Samuel & Albert S. Lavenson: Two Generations of Jewish Pioneer Merchandisers & Capwells Department Stores

Samuel & Albert S. Lavenson

Values Codes I – E – L – P


Samuel Lavenson was born in 1829 in Europe.

He arrived in Sacramento, California in 1851.

In 1955, he founded the Sacramento firm of Locke & Lavenson, which manufactured tents and wagon covers and sold all sorts of floor coverings, curtains, shades, etc.

In 1857, Sam Lavensonhelped organize Congregation B’nai Israel of Sacramento.


Albert Lavenson, Capwell's Department Store, #WS1452

Albert Lavenson, Capwell’s Department Store, #WS1452

Sam’s son, Albert Lavenson, was born in Sacra­mento in 1865.

In 1890, he moved to the Bay Area and went to work for Harris C. Capwell, who operated a small dry goods business known as The Lace House, located at 12th and Washington, in Oakland.

Albert did everything from selling to bookkeeping, and eventu­ally became Capwell’s partner and vice-president of Capwell’s Department Store

The H.C. Capwell Company grew rapidly, and in 1912 moved to a large building at 14th and Clay in Oakland.

The department store employed over 800 people by the time they moved to their 14th and Clay locations.

The Lavenson-­Capwell partnership lasted for thirty years.

Capwell's Department Store, Oakland, Vintage Postcard

Capwell’s Department Store, Oakland, vintage postcard


Albert S. Lavenson gave skilled and devoted leadership to Oakland.

He was a lifelong booster of Oakland, with great faith in its future.

He was an organizer and director of the Commercial Club, which developed into the Oakland Chamber of Commerce.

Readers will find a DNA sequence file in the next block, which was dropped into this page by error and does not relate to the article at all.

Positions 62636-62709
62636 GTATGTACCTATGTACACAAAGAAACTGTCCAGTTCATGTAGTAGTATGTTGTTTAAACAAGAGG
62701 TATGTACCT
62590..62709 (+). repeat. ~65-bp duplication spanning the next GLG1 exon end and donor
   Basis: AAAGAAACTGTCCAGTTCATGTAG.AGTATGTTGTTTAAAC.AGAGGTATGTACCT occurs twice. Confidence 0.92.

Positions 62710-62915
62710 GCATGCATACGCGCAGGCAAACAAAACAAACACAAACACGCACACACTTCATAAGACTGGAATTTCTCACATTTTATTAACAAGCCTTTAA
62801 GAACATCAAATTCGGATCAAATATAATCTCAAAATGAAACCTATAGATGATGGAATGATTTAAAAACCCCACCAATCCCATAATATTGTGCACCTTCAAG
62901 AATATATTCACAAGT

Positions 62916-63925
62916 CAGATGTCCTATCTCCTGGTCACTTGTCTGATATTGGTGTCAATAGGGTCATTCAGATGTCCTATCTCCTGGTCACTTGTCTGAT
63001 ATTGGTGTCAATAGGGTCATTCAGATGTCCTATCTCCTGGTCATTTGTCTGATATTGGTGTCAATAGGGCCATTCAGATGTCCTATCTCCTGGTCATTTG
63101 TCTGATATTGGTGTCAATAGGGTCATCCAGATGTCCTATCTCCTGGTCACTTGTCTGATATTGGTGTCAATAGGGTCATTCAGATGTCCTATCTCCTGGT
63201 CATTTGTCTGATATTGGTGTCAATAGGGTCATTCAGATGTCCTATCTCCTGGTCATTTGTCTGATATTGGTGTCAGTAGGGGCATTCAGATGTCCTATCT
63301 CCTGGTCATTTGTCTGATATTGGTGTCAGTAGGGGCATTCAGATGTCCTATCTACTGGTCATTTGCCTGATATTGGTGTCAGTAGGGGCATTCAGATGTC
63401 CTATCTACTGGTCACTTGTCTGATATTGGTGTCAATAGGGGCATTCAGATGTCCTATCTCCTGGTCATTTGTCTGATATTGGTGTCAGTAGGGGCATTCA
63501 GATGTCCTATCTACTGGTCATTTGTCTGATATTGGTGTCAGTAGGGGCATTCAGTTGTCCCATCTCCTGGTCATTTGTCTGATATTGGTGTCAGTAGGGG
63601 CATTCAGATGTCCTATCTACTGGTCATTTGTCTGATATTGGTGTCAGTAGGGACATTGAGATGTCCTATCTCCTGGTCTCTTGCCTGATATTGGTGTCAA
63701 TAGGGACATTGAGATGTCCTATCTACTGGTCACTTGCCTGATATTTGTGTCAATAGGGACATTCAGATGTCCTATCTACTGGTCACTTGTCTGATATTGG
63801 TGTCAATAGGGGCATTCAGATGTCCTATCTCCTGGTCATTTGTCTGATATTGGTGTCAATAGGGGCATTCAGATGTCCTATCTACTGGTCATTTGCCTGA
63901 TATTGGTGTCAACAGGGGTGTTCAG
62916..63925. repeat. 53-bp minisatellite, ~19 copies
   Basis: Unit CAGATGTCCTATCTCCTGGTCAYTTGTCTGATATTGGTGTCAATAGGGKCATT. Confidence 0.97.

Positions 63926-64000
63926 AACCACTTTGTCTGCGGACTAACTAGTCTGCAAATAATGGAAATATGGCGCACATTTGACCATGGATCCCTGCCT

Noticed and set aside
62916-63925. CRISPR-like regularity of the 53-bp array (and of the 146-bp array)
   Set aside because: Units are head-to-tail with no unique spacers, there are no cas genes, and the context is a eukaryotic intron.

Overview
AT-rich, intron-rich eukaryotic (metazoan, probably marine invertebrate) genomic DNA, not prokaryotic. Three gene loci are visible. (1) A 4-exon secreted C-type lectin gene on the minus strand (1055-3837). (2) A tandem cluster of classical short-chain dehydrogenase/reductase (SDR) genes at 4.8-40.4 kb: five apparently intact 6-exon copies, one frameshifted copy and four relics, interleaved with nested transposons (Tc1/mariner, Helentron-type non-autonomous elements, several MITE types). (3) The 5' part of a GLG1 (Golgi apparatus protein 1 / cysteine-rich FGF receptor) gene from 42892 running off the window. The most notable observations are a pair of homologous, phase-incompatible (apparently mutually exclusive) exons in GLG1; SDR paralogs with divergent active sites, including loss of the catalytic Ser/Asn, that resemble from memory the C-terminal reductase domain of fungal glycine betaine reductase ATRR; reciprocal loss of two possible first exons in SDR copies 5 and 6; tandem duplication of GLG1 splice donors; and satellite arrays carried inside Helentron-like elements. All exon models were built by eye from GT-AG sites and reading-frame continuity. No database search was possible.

He was a music lover and was largely responsible for the con­struction of the Music Building at Mills College, and anonymously supported many young artists, some of whom became nation­ally well known.

Albert was active in the Liberty Loan Drives, Red Cross, Community Chest, Children’s Hospital, and other civic causes.

In March 1930, he was honored by a citywide testimonial dinner sponsored by the Oakland service clubs and civic groups in tribute to his community concerns and contributions.



Albert Lavenson was a leader in welfare work and in synagogue life.

His philosophy was “make your standard of living your standard of giving,” and he pressured those who lived lav­ishly to give generously. Albert himself lived modestly, but gave liberally.

As president of Temple Sinaihe worked hard for adequate sup­port of its programs and activities.

In 1927, a year after he retired from managing Capwell’s, he accepted the chairmanship of the Jewish Welfare Campaign of the East Bay.



In 1894, Albert Lavenson married Amy Furth, daughter of Gold Rush merchant Simon Furth.

Amy and Albert Lavenson had one daughter, Alma.


Albert Lavenson died in 1930.

Most of his estate went to a chari­table and educational foundation he had established.

Capwell's Famous Rooftop Garden, Vintage Postcard

Capwell’s famous rooftop garden, vintage postcard


  •  Norton B. Stern, “Albert S. Lavenson: Merchandising Wizard, Sacramento & Oakland, California,” Western States Jewish History 41/1.